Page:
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NCJ Number: 165347 Find in a Library
Title: Social Workers' Attributions for Sexual Offending Against Children
Journal: Journal of Child Sexual Abuse  Volume:5  Issue:3  Dated:(1996)  Pages:39-55
Author(s): T Ward; M Connolly; J McCormack; S M Hudson
Date Published: 1996
Page Count: 17
Type: Report (Study/Research)
Format: Article
Language: English
Country: United States of America
Annotation: This study examined the reasons given by social workers and social-work students for sexual offenses against children in New Zealand.
Abstract: A total of 100 graduate social work students and 103 qualified social work fieldwork teachers were invited to participate in the study. The final sample consisted of 53 social workers and 49 social-work students. Subjects were asked to state their opinions as to why men sexually offend against children. A Grounded Theory methodology was applied to the reasons given for sexual offenders and to a set of eight categories derived from the data. These categories were then used to compare the types of reasons given by the two subject groups. The results suggest that both social workers and students (within group analysis) were more likely to cite power/control as a reason for offending. Social workers also made significantly more attributions than students. There were no other differences in the frequency with which reasons were cited between qualified and unqualified social workers, although gender did emerge as a significant factor. Power and control emerged as the most important differentiating factor, with females tending to be more likely to give an answer that fits into this category. Sexual motivation was the next major reason on which differences were found, with females being less likely to explain the occurrence of sexual offending by reference to this factor. The research, educational, and clinical implications of these findings are discussed. 2 tables and 34 references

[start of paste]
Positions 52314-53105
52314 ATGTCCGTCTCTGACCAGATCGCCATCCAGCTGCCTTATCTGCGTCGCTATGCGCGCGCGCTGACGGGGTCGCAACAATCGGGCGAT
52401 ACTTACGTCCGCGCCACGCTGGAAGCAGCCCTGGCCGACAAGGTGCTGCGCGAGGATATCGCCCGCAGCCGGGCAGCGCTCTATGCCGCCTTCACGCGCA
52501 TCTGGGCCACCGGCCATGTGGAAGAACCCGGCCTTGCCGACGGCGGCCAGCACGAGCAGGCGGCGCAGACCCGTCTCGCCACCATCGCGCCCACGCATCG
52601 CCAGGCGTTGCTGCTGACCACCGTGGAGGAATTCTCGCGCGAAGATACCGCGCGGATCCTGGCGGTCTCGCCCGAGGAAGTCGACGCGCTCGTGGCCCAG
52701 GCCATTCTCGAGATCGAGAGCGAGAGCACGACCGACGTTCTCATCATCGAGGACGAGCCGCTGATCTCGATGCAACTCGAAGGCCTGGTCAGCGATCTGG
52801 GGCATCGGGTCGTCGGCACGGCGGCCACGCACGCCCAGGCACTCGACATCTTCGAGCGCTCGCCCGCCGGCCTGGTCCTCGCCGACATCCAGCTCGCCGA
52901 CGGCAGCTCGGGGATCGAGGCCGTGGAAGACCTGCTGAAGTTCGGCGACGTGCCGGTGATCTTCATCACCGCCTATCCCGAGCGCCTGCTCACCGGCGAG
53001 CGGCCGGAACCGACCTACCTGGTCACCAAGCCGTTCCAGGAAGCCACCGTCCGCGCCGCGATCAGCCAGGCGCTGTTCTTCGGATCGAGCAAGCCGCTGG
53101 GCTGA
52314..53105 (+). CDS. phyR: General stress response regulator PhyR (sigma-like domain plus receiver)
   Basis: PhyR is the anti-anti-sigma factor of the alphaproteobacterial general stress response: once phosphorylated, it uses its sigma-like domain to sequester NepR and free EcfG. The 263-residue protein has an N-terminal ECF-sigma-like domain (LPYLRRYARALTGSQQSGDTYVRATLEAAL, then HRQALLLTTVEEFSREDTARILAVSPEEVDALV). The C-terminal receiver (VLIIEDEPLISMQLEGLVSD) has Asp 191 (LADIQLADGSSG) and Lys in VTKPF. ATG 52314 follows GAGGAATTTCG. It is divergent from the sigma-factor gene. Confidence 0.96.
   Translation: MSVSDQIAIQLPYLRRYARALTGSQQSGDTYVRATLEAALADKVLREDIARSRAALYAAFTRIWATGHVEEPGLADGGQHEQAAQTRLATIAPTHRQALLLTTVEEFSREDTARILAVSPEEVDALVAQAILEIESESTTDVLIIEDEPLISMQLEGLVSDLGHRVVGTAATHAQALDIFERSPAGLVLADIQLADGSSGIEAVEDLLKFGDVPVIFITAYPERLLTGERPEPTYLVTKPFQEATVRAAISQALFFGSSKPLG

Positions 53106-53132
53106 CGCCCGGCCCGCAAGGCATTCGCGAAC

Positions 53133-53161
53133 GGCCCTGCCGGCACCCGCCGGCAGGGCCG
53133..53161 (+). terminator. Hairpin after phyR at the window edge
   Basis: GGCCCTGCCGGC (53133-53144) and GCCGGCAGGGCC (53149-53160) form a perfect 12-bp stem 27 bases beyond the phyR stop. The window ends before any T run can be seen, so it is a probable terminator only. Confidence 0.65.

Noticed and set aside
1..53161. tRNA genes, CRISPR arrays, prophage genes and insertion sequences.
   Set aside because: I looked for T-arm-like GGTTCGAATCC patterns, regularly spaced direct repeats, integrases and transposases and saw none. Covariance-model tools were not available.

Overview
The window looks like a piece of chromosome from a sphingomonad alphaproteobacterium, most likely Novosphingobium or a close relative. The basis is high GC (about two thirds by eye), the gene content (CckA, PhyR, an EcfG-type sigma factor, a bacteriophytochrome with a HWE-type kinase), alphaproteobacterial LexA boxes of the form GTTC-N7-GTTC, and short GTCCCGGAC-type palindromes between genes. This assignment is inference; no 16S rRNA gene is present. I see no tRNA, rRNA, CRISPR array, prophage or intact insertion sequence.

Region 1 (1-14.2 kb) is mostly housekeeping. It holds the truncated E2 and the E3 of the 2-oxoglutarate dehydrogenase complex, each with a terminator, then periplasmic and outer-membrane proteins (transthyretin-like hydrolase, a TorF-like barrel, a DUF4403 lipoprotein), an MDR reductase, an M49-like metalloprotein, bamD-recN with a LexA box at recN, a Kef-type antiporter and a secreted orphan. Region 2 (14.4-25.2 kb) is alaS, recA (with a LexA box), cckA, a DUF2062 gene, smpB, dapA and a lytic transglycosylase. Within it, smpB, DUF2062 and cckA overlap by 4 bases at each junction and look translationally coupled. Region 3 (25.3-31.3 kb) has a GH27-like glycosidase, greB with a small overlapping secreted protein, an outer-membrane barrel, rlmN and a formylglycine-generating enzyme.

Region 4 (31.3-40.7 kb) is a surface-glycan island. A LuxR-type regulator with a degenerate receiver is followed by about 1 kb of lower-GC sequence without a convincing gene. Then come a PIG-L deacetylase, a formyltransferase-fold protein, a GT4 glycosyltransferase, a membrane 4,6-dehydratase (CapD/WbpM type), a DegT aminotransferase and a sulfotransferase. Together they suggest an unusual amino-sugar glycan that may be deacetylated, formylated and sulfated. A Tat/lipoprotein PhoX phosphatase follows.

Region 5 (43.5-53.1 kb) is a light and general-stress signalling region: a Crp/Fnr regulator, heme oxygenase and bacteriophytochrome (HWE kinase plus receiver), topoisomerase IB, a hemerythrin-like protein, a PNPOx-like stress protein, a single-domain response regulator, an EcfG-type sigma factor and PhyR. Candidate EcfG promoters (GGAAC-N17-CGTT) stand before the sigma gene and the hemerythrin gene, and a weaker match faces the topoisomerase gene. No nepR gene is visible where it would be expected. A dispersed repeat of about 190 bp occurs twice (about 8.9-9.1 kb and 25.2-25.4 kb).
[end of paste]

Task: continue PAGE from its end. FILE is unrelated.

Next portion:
Main Term(s): Juvenile victims
Index Term(s): Child abuse causes; Child Sexual Abuse; Foreign criminal justice research; New Zealand; Social workers
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